After spending six and a half weeks in Baghdad’s notorious Rusafa prison on charges of antiquities smuggling, retired British geologist James Fitton will soon be a free man.
A statement released by his family today (26 July) said, “We were informed this morning that the appeals court has decided to quash the verdict of the Felony Court, to fully recognise Jim’s innocence in this case, and to process his immediate release from a 15-year prison sentence in Baghdad.”
The 66-year-old retired geologist was charged under a 2002 law enacted during the regime of Saddam Hussein to help stem rampant antiquities smuggling—charges that could have resulted in a death sentence. His alleged crime was taking what his daughter Leila Fitton called “a few worthless pieces of broken pottery” from the ancient site of Eridu in the south of Iraq.
He apparently collected the shards with the blessing of his tour guide, Geoff Hann—who later died in police custody in hospital—and under the gaze of representatives from the State Board of Antiquities and Heritage (SBAH) and local police.
According to Fitton’s lawyer Thair Soud, Hann, a woman from South Africa who was his assistant and German national Volker Waldman, who was part of their tour, also had shards in their possession. Due to an error by customs officials at the airport, the South African woman was allowed to fly home. Waldmann was charged but then released, according to Soud, because he told authorities that Fitton had given him two of the stones from Eridu. Fitton was initially charged, his lawyer says, because he immediately admitted to having taken the shards from the desert floor of the site as souvenirs.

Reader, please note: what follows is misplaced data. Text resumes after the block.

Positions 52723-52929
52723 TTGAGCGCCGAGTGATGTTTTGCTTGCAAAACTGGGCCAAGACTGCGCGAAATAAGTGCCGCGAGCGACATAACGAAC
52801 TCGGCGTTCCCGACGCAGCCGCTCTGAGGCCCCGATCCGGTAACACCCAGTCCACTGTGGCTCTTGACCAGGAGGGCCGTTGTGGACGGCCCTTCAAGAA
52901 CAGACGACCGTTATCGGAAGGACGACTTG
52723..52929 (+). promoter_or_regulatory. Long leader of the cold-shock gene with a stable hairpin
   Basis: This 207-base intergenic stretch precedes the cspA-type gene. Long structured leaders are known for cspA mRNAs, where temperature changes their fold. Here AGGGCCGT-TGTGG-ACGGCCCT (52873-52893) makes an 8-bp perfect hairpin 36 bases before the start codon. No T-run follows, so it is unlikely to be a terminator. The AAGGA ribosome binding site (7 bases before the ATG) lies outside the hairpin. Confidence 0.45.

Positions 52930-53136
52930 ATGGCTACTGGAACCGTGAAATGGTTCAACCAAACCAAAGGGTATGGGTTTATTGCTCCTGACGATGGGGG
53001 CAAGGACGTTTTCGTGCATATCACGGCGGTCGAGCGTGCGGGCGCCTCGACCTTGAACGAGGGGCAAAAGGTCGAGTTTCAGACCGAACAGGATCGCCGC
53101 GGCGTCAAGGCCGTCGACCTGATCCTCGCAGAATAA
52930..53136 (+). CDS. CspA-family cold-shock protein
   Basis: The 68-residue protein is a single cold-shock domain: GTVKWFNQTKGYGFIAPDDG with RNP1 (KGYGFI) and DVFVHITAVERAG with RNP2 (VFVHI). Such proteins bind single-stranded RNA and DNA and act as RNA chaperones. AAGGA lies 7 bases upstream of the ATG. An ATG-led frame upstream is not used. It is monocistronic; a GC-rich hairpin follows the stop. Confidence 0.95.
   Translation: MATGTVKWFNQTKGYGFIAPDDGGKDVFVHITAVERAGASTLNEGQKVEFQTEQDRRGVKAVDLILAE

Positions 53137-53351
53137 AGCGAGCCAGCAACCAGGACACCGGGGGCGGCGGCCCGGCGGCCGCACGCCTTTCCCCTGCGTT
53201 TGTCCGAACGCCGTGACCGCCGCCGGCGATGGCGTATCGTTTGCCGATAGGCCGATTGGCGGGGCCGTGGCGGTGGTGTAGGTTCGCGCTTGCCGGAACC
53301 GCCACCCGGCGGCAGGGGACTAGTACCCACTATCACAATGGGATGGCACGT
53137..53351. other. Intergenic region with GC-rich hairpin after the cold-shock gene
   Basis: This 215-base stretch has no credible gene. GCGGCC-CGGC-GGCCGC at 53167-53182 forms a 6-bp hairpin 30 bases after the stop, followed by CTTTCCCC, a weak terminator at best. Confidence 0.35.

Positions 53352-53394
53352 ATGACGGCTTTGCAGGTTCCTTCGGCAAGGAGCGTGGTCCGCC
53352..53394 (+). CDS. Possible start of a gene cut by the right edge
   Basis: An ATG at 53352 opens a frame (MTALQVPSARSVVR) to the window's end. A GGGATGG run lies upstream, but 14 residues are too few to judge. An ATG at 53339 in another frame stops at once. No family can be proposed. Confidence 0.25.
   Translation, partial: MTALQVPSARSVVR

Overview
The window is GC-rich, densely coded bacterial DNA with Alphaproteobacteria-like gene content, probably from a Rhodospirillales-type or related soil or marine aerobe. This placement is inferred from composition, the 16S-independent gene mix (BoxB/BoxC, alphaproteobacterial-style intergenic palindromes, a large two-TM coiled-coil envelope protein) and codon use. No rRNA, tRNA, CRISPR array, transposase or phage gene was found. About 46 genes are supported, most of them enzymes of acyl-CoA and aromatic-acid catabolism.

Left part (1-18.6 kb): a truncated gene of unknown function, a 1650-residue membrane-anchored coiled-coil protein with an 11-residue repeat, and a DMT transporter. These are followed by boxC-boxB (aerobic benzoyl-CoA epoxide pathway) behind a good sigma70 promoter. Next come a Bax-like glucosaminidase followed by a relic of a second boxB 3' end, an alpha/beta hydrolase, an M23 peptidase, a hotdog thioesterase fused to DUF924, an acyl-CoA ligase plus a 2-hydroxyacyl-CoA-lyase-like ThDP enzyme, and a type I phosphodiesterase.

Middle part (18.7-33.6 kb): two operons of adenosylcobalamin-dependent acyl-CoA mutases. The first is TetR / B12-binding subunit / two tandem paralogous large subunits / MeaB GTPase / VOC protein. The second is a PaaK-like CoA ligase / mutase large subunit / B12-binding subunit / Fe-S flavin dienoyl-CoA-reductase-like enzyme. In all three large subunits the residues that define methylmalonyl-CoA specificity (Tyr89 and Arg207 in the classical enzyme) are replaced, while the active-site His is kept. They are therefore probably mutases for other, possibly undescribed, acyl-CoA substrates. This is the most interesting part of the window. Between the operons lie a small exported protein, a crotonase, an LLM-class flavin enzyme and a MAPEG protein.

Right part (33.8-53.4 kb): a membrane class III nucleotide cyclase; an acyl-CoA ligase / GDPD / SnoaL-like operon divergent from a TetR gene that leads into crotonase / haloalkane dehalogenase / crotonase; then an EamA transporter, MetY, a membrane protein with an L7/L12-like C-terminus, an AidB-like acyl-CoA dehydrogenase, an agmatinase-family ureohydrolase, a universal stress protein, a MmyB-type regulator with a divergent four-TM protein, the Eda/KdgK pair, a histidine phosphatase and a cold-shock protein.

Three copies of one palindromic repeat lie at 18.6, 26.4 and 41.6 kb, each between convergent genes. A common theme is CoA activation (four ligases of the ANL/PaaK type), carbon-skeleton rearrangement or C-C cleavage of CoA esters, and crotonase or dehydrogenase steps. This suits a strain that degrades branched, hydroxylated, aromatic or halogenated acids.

Soud claims he won the appeal for his client by pointing out inconsistencies and errors in the consideration of evidence and application of law.
“The stones were out in the open and still are now,” he says. “They were not fenced and there were no guards. So the first impression my client had was that they were useless stones. Otherwise, they would have been a target for thieves and the government would have put them in a museum.” He adds, “The people from the Ministry of Tourism accompanying the tour didn’t warn them not to take the stones—because they were in fact worthless shards.”
Soud says the felony court based its verdict on a “mistake in the application of the law”, basing it only on conduct—Fitton’s admission that he took the stones—and not on his “clear lack of criminal intent”, evidenced, he says, by the fact that his client never made any attempt to conceal the souvenirs he was taking home. They were found wrapped in tissue in Fitton’s shaving kit.
Soud says he also asked the appeals court, “Where are these shards that were confiscated from my client that SBAH deemed to be valuable antiquities? Are they in a museum? If they’re there, then why were they and still are left out in the open? If they’re in the garbage, then why charge an innocent person?”
As of press time, SBAH had not responded to a request for comment.
There is no clear release date for Fitton, who is still in the general population of Rusafa prison, home to Islamic State members and others. “It is a matter of paperwork but we hope it will not take long as my client has suffered a lot,” Soud says.